Report by NERC and WECC says reduction of solar resources could cause reliability risks

Published on April 08, 2022 by Dave Kovaleski

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A new report reveals that the widespread reduction of solar photovoltaic (PV) resources could be a significant reliability risk to the bulk power system (BPS).

The new report, issued by the North American Electric Reliability Corp (NERC) and the Western Electricity Coordinating Council (WECC), cited four disturbances in the summer of 2021 in Southern California as an example. These disturbances caused a widespread reduction in power from BPS-connected solar PV resources, specifically in areas of high penetrations of solar PV and wind resources. These four disturbances emphasize the need to ensure BPS-connected solar PV resources are operating reliably to support the BPS.

“This report shows the continued reliability impacts of inverter-based resources connected to the BPS,” Howard Gugel, NERC’s vice president of Engineering and Standards, said. “NERC continues to stress the importance of understanding how these resources react to grid disturbances, ensuring they provide essential reliability services and developing mitigation strategies to reduce negative reliability impacts.”

The report offered three recommendations for the industry to mitigate these concerns. One is to reinforce the recommendations from the Odessa Disturbance Report. The NERC Odessa Disturbance Report outlined a number of strong recommendations to address reliability gaps or issues for the reliable operation of BPS-connected inverter-based resources, mainly solar PV resources.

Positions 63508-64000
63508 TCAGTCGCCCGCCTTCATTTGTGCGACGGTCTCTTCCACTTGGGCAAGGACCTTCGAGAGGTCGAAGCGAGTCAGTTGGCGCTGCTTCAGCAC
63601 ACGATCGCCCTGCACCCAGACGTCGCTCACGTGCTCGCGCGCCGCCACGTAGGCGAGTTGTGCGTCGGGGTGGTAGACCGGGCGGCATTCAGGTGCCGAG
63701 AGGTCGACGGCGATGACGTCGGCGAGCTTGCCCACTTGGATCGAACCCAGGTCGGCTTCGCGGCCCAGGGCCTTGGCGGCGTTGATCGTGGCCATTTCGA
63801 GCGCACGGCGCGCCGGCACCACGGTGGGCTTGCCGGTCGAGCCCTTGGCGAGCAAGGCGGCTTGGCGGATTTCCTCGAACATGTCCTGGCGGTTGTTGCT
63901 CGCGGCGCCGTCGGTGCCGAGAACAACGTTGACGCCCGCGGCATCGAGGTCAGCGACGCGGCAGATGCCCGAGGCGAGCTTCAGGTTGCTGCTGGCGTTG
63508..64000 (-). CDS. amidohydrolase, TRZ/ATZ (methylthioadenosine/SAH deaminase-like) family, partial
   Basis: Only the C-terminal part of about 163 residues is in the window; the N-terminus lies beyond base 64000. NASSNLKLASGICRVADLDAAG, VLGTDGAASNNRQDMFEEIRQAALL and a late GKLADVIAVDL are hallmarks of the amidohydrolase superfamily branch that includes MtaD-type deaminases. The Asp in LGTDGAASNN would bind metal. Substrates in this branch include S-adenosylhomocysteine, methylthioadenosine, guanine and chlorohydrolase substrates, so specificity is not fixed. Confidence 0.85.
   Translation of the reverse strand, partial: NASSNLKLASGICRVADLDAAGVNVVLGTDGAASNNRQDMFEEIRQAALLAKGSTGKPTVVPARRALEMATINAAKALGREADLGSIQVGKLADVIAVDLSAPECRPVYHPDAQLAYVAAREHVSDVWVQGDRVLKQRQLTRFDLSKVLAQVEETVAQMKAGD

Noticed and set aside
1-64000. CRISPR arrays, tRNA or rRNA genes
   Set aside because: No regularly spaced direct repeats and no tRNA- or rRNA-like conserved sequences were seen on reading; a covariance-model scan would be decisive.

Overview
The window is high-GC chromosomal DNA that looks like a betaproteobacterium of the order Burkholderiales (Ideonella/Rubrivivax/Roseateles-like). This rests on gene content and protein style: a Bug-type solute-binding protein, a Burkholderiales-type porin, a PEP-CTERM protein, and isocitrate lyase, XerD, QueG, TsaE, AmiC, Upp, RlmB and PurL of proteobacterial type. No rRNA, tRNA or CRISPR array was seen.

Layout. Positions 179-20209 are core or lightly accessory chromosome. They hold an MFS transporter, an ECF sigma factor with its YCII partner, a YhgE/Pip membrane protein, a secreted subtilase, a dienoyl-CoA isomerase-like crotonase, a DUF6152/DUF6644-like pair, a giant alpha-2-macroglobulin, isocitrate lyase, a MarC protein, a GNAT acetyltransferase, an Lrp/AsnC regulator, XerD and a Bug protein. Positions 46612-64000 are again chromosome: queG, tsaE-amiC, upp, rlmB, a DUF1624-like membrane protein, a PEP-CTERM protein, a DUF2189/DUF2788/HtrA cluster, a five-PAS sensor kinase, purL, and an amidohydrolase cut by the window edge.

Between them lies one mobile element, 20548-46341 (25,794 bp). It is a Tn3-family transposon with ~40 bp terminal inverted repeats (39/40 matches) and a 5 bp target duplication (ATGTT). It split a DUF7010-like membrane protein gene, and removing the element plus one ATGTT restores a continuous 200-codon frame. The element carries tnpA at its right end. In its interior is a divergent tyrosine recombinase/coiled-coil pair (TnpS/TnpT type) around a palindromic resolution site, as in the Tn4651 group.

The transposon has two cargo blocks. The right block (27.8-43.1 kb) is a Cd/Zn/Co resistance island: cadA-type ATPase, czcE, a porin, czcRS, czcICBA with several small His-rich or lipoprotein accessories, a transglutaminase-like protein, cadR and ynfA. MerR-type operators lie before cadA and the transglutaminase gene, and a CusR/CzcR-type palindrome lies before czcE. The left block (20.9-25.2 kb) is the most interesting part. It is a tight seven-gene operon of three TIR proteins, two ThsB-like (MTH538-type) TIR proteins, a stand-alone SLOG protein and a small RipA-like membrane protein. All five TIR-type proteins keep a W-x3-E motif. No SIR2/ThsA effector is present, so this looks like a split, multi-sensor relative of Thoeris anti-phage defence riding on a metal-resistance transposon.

The second is to update and improve the FERC Generator Interconnection Agreements. The report says that all the performance issues identified in the NERC disturbance reports stem from a lack of performance requirements. These four events show that most of the affected facilities had minimal interconnection requirements applied to them. Therefore, they introduced adverse impacts to the Bulk Electric System in aggregate.

The third is to reinforce the fact that improvements to NERC Reliability Standards are needed to address systemic issues with inverter-based resources.

“There is no doubt that the penetration of inverter-based resources will increase, not just in California, but throughout the Western Interconnection,” Branden Sudduth, WECC’s vice president of Reliability Planning and Performance Analysis, said. “We need to get to the point where we have confidence in the models and actual performance of these resources. We have a lot of work to do to get to this point, but we have efforts in place to ensure that the legacy equipment is performing as optimally as possible while ensuring the performance of new plants exhibits the ride-through capabilities we know these resources are capable of. We believe the recommended alterations to certain standards will clearly set the expectation of how these resources are to be modeled and perform.”

NERC and WECC strongly recommend that the industry take timely action to implement all of these recommendations.